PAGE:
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Chinese top 500 companies need time to top global rivals

BEIJING, Sept. 8 (Xinhua) -- A domestic report released last week shows profits of the top 500 Chinese companies outperformed their U.S. counterparts for the first time last year, but experts say they believe these companies still need time to top their global rivals.

They agree Chinas top 500 companies need more time to become really strong players in international markets.

The report, presented by the China Enterprise Confederation and China Enterprise Directors Association, shows net profits of Chinese companies last year were 170.6 billion U.S. dollars, while the figure for U.S. companies was 98.9 billion U.S. dollars.

Profits for the Chinese heavyweights were down 12.4 percent from a year ago, but that was compared to a 84.67 percent drop for U.S. companies, which had their worst decline in 55 years, according to "Fortune" magazine.

Chinas top 500 companies rankings are based on their sales revenues.

CEC vice president Wang Jiming said the result did not mean Chinas top 500 companies had made substantial improvements in overall power to compete against their U.S. counterparts.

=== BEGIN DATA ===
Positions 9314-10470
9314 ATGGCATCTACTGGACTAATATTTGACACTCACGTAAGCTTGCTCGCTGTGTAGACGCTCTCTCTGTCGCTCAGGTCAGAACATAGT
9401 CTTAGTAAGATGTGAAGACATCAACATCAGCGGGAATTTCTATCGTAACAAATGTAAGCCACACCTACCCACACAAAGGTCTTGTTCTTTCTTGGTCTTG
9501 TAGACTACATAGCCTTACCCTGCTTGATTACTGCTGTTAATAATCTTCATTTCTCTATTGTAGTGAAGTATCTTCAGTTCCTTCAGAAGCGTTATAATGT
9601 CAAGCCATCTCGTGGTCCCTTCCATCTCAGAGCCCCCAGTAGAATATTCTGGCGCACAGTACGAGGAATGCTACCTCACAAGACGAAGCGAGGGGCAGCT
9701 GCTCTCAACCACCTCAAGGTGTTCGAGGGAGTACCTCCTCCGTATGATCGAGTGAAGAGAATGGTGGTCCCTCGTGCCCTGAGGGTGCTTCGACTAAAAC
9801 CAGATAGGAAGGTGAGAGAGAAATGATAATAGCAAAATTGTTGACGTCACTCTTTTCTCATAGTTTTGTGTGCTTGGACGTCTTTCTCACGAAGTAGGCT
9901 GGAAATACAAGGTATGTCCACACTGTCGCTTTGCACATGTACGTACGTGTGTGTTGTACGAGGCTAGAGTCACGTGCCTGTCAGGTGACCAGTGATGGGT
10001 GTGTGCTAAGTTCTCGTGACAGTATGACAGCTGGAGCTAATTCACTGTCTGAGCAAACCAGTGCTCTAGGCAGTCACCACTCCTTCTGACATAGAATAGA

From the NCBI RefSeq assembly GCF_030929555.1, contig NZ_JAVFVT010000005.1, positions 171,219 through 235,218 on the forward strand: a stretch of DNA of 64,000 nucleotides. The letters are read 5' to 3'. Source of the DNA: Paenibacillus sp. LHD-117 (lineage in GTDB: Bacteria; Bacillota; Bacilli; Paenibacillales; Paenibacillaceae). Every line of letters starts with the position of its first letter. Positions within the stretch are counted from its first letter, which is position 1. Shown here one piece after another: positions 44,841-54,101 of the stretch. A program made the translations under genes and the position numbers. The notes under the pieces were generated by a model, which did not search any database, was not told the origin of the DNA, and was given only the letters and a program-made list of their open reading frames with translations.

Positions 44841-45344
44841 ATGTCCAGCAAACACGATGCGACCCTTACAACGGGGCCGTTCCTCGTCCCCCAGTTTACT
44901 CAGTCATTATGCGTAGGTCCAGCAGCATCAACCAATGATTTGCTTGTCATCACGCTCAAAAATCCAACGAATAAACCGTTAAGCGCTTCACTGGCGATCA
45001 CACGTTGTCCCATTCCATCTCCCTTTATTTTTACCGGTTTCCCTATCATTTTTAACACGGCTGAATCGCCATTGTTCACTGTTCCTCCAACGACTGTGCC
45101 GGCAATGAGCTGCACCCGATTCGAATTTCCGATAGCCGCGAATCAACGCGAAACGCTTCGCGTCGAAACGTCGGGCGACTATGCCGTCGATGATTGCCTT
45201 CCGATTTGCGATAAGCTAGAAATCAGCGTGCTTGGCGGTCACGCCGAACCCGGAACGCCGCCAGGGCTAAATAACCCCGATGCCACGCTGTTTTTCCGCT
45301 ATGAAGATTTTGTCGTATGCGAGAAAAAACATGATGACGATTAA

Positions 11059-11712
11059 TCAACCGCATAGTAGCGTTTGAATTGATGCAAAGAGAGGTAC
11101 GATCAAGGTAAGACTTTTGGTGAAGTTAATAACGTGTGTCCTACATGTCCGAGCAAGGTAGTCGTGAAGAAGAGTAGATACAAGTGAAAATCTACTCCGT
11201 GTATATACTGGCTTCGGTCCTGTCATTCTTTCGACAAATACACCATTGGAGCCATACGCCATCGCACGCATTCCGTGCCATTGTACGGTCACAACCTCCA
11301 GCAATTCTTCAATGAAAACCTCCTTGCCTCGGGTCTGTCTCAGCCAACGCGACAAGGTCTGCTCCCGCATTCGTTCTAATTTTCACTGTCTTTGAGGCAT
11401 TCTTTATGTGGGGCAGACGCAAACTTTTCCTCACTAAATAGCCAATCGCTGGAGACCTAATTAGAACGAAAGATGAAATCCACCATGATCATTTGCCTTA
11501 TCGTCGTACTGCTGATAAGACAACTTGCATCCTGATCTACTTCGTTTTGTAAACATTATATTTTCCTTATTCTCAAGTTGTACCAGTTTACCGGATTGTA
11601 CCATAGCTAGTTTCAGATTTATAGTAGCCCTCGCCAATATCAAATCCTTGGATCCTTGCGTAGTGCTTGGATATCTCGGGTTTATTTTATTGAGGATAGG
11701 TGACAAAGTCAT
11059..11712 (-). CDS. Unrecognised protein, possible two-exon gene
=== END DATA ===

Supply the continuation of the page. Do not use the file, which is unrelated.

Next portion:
It only suggested U.S. companies suffered worse setbacks from the global financial crisis than their counterparts in China.

He said Chinese enterprises enjoyed relatively better policies and domestic market environment.

Qin Xiaobin, an analyst with the China Galaxy Securities Company Limited, said although the top 500 Chinese companies outperformed in net profits their U.S. counterparts, they still lagged behind in overall competence, technology, innovation, product structures and corporate management.

Qin also said relatively better economic growth in China had helped to provide a good environment for the development of Chinese companies.

Li Rongrong, director of the State-owned Assets Supervision and Administration Commission, the countrys SOE watchdog, said Chinas top 500 companies were big, but not strong.

Zhuang Jian, senior economist with the Asian Development Bank told Xinhua he agreed with Lis remarks and raised concerns about Chinese companies development sustainability.

Given a level playing field in international markets, Zhuang asked if Chinese companies would still be able to achieve satisfactory profits, given most of Chinas top 500 companies were State-owned, usually in monopolized industries.

The report shows less than one fifth of Chinas top 500 companies are privately-owned, and their sales revenues comprised less than 10 percent of the total.

State-owned Sinopec, Asias top oil refiner, topped the list with revenue of 1.46 trillion yuan (about 214 billion U.S. dollars).

China National Petroleum Corp (CNPC), the nations largest oil producer, with revenue of 1.27 trillion yuan, came second, followed by the State Grid Corporation of China with 1.14 trillion yuan in revenues.

Zhuang said Chinas private companies played an important role in employment, but their presence was limited.